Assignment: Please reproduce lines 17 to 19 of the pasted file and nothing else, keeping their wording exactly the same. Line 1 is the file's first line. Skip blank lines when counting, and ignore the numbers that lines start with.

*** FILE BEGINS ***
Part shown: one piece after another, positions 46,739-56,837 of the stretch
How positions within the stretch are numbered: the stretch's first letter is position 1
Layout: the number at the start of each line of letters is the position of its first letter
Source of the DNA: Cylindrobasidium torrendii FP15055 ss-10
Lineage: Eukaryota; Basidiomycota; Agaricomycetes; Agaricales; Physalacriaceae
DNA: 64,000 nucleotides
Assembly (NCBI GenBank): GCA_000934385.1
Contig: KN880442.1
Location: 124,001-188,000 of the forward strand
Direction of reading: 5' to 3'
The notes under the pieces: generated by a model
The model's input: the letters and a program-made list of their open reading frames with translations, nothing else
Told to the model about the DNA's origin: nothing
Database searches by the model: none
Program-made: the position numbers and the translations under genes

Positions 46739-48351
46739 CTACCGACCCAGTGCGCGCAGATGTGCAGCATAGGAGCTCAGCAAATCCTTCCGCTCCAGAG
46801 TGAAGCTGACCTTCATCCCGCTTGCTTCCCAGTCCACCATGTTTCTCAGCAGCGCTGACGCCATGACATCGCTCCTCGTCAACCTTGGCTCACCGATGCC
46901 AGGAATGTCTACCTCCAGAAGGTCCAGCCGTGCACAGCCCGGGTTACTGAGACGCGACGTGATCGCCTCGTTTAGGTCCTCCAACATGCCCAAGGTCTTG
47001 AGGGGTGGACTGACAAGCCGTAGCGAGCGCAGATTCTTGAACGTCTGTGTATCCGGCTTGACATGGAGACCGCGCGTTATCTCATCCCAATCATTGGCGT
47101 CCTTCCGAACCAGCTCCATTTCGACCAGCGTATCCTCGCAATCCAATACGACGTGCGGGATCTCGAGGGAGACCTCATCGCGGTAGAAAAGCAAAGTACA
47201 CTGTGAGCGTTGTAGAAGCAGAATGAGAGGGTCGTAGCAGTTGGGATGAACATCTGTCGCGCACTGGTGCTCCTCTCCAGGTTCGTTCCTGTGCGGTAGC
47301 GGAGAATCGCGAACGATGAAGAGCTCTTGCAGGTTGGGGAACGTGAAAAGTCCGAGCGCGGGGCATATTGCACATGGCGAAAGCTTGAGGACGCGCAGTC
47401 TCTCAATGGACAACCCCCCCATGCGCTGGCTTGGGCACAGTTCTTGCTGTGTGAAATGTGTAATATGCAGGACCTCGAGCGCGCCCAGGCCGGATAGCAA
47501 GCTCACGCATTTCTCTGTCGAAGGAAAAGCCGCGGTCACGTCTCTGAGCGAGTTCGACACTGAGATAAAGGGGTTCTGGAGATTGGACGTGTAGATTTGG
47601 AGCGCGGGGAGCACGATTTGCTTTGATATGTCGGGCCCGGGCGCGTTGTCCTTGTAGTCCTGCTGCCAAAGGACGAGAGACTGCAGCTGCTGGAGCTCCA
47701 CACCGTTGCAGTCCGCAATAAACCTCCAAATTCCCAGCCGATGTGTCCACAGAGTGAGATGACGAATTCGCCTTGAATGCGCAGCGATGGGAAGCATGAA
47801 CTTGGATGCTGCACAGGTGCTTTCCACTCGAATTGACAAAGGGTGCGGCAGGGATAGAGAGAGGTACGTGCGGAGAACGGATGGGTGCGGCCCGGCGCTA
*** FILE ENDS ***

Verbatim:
46739 CTACCGACCCAGTGCGCGCAGATGTGCAGCATAGGAGCTCAGCAAATCCTTCCGCTCCAGAG
46801 TGAAGCTGACCTTCATCCCGCTTGCTTCCCAGTCCACCATGTTTCTCAGCAGCGCTGACGCCATGACATCGCTCCTCGTCAACCTTGGCTCACCGATGCC
46901 AGGAATGTCTACCTCCAGAAGGTCCAGCCGTGCACAGCCCGGGTTACTGAGACGCGACGTGATCGCCTCGTTTAGGTCCTCCAACATGCCCAAGGTCTTG